I have found I am no longer able to juggle intellectual tasks, so that I no longer can read, carry on a conversation, watch television and listen to music all at the same time. I still try, but it rarely works, especially as much of what I hear goes in one ear and out the other (and I refuse to cut off that other ear as my reading glasses would then sit at an awkward angle.)

  9. Sounds like your brain works a lot like mine. I’ve tried the “work on Project 1 during Time Block A and Project 2 during Time Block B,” and every time either one took over or both ground to a halt, getting in each other’s way. So generally I only switch projects midstream if one gets stuck and I need to get away from that one to unstick it (and then there’s the problem of feeling that I “owe” one project — I so nodded with fellow-feel when I read your mentions of feeling like that about a novel under contract).

    I now have an entire month until our next sales event (not a good thing, since Tampa Bay Comic Con sales were down and we now have to make that money last until Labor Day weekend), so we’ll see if I can get a whole bunch of productivity out of it or I’ll get stuck on one thing and spend most of the time spinning my wheels.

    • I do that sort of switching all the time, and not just two projects. I have to keep an eye on it to get anything done.

  10. richardmcenroe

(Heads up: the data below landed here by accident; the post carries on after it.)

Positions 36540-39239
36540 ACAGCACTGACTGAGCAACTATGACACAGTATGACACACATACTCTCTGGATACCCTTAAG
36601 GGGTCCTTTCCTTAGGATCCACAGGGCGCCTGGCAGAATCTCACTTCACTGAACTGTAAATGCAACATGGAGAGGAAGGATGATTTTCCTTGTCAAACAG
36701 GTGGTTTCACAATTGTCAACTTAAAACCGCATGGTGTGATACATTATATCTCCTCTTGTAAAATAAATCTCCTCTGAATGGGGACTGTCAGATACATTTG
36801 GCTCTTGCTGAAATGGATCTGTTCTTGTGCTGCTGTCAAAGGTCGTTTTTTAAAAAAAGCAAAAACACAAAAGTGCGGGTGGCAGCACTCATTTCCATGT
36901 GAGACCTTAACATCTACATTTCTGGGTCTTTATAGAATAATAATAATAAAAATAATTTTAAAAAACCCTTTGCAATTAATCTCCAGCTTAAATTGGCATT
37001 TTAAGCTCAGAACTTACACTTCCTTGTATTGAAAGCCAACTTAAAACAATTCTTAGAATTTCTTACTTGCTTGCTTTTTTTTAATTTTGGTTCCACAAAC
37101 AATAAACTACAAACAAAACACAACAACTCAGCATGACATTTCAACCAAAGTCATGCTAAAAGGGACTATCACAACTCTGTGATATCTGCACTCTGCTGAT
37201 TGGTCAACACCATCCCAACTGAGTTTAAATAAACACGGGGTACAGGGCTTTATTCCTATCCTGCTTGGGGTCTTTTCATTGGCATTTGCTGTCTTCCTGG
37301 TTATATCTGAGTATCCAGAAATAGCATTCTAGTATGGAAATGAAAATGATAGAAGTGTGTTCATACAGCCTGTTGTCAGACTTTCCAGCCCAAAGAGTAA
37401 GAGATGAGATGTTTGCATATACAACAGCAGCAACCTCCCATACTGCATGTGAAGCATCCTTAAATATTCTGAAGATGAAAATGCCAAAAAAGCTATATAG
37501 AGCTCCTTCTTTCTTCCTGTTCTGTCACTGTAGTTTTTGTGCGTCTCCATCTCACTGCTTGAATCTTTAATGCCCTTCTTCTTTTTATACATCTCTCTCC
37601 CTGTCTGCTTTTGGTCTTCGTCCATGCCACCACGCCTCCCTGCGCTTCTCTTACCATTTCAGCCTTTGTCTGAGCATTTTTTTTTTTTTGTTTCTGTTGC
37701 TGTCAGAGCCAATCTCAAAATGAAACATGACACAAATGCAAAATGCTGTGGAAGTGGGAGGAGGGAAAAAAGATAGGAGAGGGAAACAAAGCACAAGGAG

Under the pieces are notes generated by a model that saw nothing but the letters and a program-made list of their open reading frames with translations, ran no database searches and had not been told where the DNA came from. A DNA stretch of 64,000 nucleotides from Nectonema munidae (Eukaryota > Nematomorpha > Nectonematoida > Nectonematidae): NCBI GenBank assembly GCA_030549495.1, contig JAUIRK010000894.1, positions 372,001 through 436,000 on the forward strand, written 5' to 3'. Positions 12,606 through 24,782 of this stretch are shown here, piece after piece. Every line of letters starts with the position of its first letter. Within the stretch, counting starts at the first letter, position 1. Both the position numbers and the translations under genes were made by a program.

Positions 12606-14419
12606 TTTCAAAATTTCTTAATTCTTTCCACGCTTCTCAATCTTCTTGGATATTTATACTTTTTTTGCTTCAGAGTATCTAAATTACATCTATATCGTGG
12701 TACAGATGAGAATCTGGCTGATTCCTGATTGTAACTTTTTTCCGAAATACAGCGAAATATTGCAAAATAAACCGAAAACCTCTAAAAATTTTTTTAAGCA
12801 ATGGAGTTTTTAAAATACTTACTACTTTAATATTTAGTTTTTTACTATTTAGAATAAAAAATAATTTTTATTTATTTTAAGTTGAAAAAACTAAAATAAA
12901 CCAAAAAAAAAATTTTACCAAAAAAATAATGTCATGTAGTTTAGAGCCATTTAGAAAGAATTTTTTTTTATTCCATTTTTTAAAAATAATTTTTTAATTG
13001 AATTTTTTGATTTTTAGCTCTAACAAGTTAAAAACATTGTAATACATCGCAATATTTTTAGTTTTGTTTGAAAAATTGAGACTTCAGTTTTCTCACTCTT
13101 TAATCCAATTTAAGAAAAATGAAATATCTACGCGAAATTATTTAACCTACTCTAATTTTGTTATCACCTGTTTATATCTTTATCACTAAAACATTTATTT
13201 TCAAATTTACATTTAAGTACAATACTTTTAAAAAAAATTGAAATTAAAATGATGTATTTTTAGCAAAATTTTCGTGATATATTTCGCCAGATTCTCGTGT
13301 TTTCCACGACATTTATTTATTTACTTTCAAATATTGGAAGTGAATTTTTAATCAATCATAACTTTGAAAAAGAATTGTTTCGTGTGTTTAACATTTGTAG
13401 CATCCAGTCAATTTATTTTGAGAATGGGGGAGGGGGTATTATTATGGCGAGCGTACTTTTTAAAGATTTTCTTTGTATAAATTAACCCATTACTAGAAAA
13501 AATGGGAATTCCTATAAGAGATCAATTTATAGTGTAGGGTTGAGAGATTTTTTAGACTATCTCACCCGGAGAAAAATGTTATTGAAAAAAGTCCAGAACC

I resent calling it an invasion. I was only there three times and it was still standing when I left.

  11. Your not-blog-comments are thought-provoking and interesting. Look at all the responses. Book ideas, etc. etc. Now we only have to wait until you get yours out of your head and into our hands. Thanks again!

  12. What seems to work for a lot of writers is to have several projects on the back burner, focus on one until you strike an impasse that your back brain needs time to chew on, so refocus to the next on your list.
    Of course when you encounter total blockage body and brain are telling you it’s time for a break. Have a light snack of whatever comfort food you care for, then take a nap. Hopefully you’ll awaken energized and refreshed. If that doesn’t work exercise or mindless distractions until the author node reboots.

    • I try to have two books going at the same time – when I get stuck on one, or just don’t feel anything — I work on the other. Of course, sometimes, the one project keeps getting back-burnered; my Gold Rush adventure, “The Golden Road” got backburnered by two other historicals, and a couple of Luna City comedies… It took me about four years to finally finished it, for good and all.